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Dell Studio Hybrid Desktop - Dell Studio Hybrid Desktop

Ardjuna Seghers

By Ardjuna Seghers



Our Score:


The stand is an important part of the Studio Hybrid's overall design, and again a bit more thought than usual has gone into its design and construction. It is made of metal and features a matte finish that complements the PC unit nicely, and has large protective strips on both sides to prevent damage to either the unit or your desk.

The most interesting aspect is its modular nature, which reminds me of those Transformer toys you have to puzzle out. If you want to change the Studio Hybrid's position, all that's required is to take the metal stand apart and reassemble it so that the PC can lay horizontally or stand vertically.

Getting back to the machine's front, there are no flaps hiding the connectors, which consist of two USB ports and a headphone jack. Instead, they're integrated into the gap running parallel to the shell's outline, as are the slot-loading DVD-writer and a memory card reader which will take SD, SDHC, MMC, Memory Stick Pro and xD cards. The eject button for the optical drive, by the way, is a touch-sensitive icon which only lights up when a disc is in the drive.

The Studio Hybrid's back is also very tidy, with a good selection of ports. Mini-FireWire joins three more USB ports and a gigabit Ethernet port. Audio is competently covered by analogue line in/out ports and S/PDIF, while for video there's a fully digital selection of HDMI and DVI - hurray for the death of analogue! But don't worry if your monitor only has a VGA connector: Dell kindly provides a DVI cable that splits into VGA and DVI. One disappointing omission is e-SATA, which is an even greater pity when you consider that most recent laptops offer this.

The reason for this omission also affects performance: the Studio Hybrid Desktop actually uses the outdated Centrino platform, rather than Centrino 2. This is reflected by its use of a 2.1GHz Intel Core 2 Duo T8100, which runs on a slower 800MHz front side bus rather than the 1,066MHz you'll find with newer Intel processors.

Probably the most damning aspect of using this chipset is that graphics come courtesy of Intel's GMA 3100 integrated GPU. While none of Intel's integrated efforts can reasonably be called capable when it comes to games, this specimen is particularly feeble. At 1,680 x 1,050, the most common widescreen resolution for desktop monitors, Dell's Studio Hybrid Desktop only managed 10.7FPS at medium detail in our lightweight TrackMania Nations Forever benchmark.


November 6, 2008, 1:45 pm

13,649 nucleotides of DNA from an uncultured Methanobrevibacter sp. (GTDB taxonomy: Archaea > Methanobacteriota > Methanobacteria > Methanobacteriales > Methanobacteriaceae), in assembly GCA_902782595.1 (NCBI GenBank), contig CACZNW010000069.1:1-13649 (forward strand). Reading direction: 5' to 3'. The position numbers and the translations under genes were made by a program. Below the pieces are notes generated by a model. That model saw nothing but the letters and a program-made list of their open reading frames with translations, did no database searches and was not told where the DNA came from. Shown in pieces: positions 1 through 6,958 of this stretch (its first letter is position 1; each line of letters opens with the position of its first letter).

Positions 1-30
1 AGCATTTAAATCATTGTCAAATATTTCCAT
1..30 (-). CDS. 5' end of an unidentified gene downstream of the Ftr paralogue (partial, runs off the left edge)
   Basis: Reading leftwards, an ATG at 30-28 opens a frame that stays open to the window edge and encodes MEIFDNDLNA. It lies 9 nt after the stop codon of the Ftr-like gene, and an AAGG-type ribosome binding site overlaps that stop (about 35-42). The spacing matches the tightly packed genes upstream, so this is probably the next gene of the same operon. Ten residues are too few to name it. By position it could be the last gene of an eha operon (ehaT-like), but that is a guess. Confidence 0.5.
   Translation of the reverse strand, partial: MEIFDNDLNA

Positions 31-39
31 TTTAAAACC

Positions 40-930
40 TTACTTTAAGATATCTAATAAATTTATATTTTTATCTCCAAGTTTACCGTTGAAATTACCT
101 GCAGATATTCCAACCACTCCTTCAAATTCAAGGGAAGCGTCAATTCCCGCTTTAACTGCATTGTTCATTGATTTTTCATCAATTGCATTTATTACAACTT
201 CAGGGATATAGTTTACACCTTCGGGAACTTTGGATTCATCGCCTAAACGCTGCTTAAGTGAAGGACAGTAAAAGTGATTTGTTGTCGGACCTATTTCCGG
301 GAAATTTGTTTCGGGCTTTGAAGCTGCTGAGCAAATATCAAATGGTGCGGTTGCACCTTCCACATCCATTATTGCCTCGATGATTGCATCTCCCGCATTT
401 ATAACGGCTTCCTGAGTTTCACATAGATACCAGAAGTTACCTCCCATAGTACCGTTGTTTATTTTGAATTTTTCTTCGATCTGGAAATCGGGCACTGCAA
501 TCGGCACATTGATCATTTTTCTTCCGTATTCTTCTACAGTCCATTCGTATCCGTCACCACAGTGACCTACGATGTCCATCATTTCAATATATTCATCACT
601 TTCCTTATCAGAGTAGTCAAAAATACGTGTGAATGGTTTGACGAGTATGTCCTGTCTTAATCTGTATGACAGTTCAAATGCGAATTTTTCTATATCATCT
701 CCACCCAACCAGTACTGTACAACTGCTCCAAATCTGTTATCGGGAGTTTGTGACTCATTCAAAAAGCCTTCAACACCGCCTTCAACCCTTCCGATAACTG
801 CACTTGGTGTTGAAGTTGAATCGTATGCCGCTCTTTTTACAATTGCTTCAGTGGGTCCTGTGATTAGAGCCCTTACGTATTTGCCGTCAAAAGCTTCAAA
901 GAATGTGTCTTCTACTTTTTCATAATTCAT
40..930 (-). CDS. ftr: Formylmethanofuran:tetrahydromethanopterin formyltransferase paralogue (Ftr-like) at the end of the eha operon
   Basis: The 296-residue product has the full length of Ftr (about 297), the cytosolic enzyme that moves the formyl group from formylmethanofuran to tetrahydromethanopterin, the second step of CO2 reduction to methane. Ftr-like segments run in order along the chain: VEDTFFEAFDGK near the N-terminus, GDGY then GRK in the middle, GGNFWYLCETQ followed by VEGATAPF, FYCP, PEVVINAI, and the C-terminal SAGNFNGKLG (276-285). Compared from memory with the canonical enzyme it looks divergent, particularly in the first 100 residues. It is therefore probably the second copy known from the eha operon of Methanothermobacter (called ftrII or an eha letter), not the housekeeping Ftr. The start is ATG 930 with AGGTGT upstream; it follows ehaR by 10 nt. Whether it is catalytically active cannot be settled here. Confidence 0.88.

you cant be serious at those prices Dell.....

a better specced Dell laptop costs considerably less and includes a screen..!!


November 6, 2008, 3:11 pm

@HSC: Personally, I couldn't agree more! Unfortunately, at this kind of size there isn't exactly much competition to Dell's Hybrid at the moment, and some people will want it for its looks alone.


November 6, 2008, 5:37 pm

Yes, I agree, you can buy an Atom based EeePC for 𧷤 less which is the same kind of form factor, but your performance will suffer. A similarly specced Mac mini would probably come to about the same price.


November 6, 2008, 10:33 pm

Does anyone produce a PC with onboard freeview tuners and a remote control? I want a single box under my telly that I can use to watch the BBC iplayer - but also do the Humax type of thing as well for the other channels...... (Apple are you awake?) I am hoping the HDD maunufacturers will add an ethernet port and iplayer function but it is more likely to be a PC manufacturer who does it first. The ironic thing is that with the BBC iplayer the "media PC" is finally a desirable item - except I can't find one now!

Technology changes, and so sho

November 6, 2008, 11:09 pm

Something's not right here:

I went to the Dell website and it seems to claim that Wi-Fi is an optional extra on the base model, and I find no mention of integrated Bluetooth.

Blast! This units could have been so right (older Intel platform aside), but not including Bluetooth seems laughable.

This unit would look lovely next to my Full HD Plasma TV linked with HDMI, and I could save money on the package if it included Bluetooth and I could use my existing Bluetooth keyboard and mouse.

Is there some sort of conspiracy among technology manufacturers to release stuff that just doesn't quite live up to expectation?


November 8, 2008, 3:46 am

So if I've got this right it cant play decent HD video or games due to feeble graphics, has a miserly 2GB RAM and 320GB hard drive, uses older (and cheaper technology), has a poor keyboard and mouse, has no screen and costs the best part of 𧼐. But it looks nice.

And somehow ends up getting an overall 8/10. Fascinating.

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